Scott was a double major in flute and piano. After graduating with a bachelor of music degree, he earned master’s and doctoral degrees from the Peabody Institute of Music. While serving as a faculty member and head of the music program at Rutgers University for many years, he gave recitals throughout the United States, Canada, and the Far East. Later, he was associate dean at Indiana University and director of the School of Music at the University of Illinois. He remains an active performer.
“My Oberlin years provided me with two critically important aspects of music that form the foundation upon which I have built my work as an administrator,” says Scott. “The first, a knowledge of performance values across a wide spectrum. We were exposed to a wide variety of excellent repertoire not only through rigorous history and theory classes, but also through required attendance at weekly student recitals that brought together all the students in the Conservatory.
“Second, an emphasis on musical and technical fundamentals that remains with me to this day. The integrity of instruction that I believe we must provide for our students is not possible without these essential underpinnings, which are so necessary for one’s long-lasting performance abilities, versatility, and professional consistency. These elements, learned at Oberlin, influence the judgments I make every day.”
Robert Sirota ’71
Director, Peabody Institute of Music
“During my early training at Oberlin, several teachers recognized that I had leadership abilities,” says Sirota. “One was Professor of Piano Elizabeth Lasley, who, very early on, helped me learn how to balance the inner life of a musician with the broader, more external life of a leader.”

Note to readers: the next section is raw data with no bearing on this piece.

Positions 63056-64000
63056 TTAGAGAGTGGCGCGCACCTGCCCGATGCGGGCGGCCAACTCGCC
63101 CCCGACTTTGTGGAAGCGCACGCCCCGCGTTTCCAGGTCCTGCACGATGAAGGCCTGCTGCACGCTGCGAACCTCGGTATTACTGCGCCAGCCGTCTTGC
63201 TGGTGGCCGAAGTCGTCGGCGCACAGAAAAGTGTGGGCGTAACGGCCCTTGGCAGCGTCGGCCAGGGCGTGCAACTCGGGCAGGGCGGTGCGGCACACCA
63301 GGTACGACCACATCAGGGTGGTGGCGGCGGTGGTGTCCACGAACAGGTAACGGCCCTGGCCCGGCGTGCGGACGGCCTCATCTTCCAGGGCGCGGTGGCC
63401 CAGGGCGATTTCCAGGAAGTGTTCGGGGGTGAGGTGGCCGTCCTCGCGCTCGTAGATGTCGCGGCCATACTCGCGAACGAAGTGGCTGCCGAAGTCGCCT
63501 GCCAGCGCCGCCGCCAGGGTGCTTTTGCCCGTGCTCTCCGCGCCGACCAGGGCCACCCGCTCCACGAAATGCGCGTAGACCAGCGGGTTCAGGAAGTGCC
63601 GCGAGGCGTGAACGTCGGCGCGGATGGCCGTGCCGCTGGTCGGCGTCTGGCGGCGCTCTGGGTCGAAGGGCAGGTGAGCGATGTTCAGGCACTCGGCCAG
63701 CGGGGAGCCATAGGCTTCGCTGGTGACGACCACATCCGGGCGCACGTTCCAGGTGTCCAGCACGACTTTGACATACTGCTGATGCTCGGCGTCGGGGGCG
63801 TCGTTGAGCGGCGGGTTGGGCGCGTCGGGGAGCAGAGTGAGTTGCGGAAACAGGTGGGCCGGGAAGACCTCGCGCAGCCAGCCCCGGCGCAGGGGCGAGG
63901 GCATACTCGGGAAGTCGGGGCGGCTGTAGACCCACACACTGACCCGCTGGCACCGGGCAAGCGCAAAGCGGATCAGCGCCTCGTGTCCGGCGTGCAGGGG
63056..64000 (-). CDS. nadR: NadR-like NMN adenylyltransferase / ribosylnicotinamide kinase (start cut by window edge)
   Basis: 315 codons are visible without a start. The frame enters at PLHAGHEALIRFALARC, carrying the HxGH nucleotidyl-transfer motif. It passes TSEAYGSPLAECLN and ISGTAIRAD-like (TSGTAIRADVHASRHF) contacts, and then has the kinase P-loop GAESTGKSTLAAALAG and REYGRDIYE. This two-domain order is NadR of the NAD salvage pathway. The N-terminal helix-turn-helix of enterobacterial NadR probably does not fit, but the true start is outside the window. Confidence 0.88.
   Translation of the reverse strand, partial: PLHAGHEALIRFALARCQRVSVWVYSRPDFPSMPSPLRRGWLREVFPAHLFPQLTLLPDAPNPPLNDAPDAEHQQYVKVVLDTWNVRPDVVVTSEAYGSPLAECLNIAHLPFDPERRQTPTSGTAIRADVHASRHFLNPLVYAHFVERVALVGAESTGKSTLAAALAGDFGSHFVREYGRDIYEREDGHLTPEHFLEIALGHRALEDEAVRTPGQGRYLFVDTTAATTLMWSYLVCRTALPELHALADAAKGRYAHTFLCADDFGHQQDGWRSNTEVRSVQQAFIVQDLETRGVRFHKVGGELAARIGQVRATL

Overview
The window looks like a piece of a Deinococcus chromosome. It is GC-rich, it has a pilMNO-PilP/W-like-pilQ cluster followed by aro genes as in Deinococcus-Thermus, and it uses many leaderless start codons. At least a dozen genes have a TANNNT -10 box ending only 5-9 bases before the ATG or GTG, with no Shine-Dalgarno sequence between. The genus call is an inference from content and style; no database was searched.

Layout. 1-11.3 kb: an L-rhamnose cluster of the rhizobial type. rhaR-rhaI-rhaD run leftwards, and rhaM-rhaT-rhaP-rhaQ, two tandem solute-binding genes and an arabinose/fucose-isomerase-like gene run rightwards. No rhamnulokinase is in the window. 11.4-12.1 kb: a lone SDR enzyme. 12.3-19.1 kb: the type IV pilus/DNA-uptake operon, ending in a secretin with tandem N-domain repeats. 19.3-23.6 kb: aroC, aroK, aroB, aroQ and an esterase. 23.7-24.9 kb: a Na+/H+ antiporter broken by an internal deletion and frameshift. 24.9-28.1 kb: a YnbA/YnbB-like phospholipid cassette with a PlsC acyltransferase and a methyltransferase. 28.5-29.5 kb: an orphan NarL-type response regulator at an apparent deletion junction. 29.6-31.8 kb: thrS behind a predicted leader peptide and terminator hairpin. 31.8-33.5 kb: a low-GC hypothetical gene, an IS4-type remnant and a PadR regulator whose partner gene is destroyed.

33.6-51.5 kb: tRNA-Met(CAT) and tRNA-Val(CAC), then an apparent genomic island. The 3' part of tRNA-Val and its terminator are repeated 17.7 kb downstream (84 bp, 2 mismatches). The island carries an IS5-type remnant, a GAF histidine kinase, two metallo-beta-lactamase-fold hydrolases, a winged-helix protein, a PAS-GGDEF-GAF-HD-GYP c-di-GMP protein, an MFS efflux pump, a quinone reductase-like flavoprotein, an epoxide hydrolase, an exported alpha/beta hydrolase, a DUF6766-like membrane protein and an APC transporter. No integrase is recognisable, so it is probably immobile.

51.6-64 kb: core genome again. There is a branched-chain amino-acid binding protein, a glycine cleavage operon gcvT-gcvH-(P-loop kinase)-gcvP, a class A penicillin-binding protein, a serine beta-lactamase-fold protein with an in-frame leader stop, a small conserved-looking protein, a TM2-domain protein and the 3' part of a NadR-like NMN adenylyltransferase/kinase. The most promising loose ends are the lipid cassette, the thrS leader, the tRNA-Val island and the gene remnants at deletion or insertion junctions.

At Oberlin, Sirota earned a bachelor of music degree in composition and piano. He earned a master’s degree and
a doctorate, both in composition, at Harvard University. Widely known as a composer and conductor of new music, his catalog includes various solo and chamber works, four stage works, large and small choral works, and concertos for various instruments.
“My evolution as a musician paralleled cultural changes taking place in the music world,” says Sirota. “When I came to Oberlin in the late ’60s, it was a tumultuous time. In a world of great societal change—such as the Vietnam War
and racial injustice—faculty and students were immersed in discussing how being a musician was relevant. I think we ultimately showed that music is a higher calling. When the Kent State shootings occurred, Oberlin virtually shut down. The entire Conservatory learned the Mozart Requiem, and we performed it at the National Cathedral in Washington, D.C., to commemorate the Kent tragedy. This was our attempt to convert our sense of rage and grief into a tangible, meaningful response.”
David H. Stull ’89
Dean, the Oberlin Conservatory of Music
“I had a marvelous undergraduate experience at Oberlin that left me with a deep and abiding fondness for the school,” says Stull. “During those years, I was engaged in music at an unparalleled intensity. Being an Oberlin student was, and still is, a transformative experience that goes beyond just a concentration in a limited musical venue.
“Students who seek this school are not only working to excel musically but have a deep interest in the world beyond,” he adds. “Their exposure to the strong liberal arts tradition on campus provides them with a certain depth of experience that many other conservatories cannot replicate. Students here are driven by a desire to be great, and they’re surrounded by extraordinary people from around the world.
“As an Oberlin student, you have the opportunity to engage a tremendous range of musical literature as well as hear lectures by Nobel and Pulitzer prize winners,” says Stull. “The Conservatory is committed to the highest level of professional training and the cultivation of the creative spirit. We delve into the alchemy of being an artist.”
Stull was named Oberlin’s dean in 2004.
Anne Gallagher is a freelance writer from Hudson, Ohio.
Back to top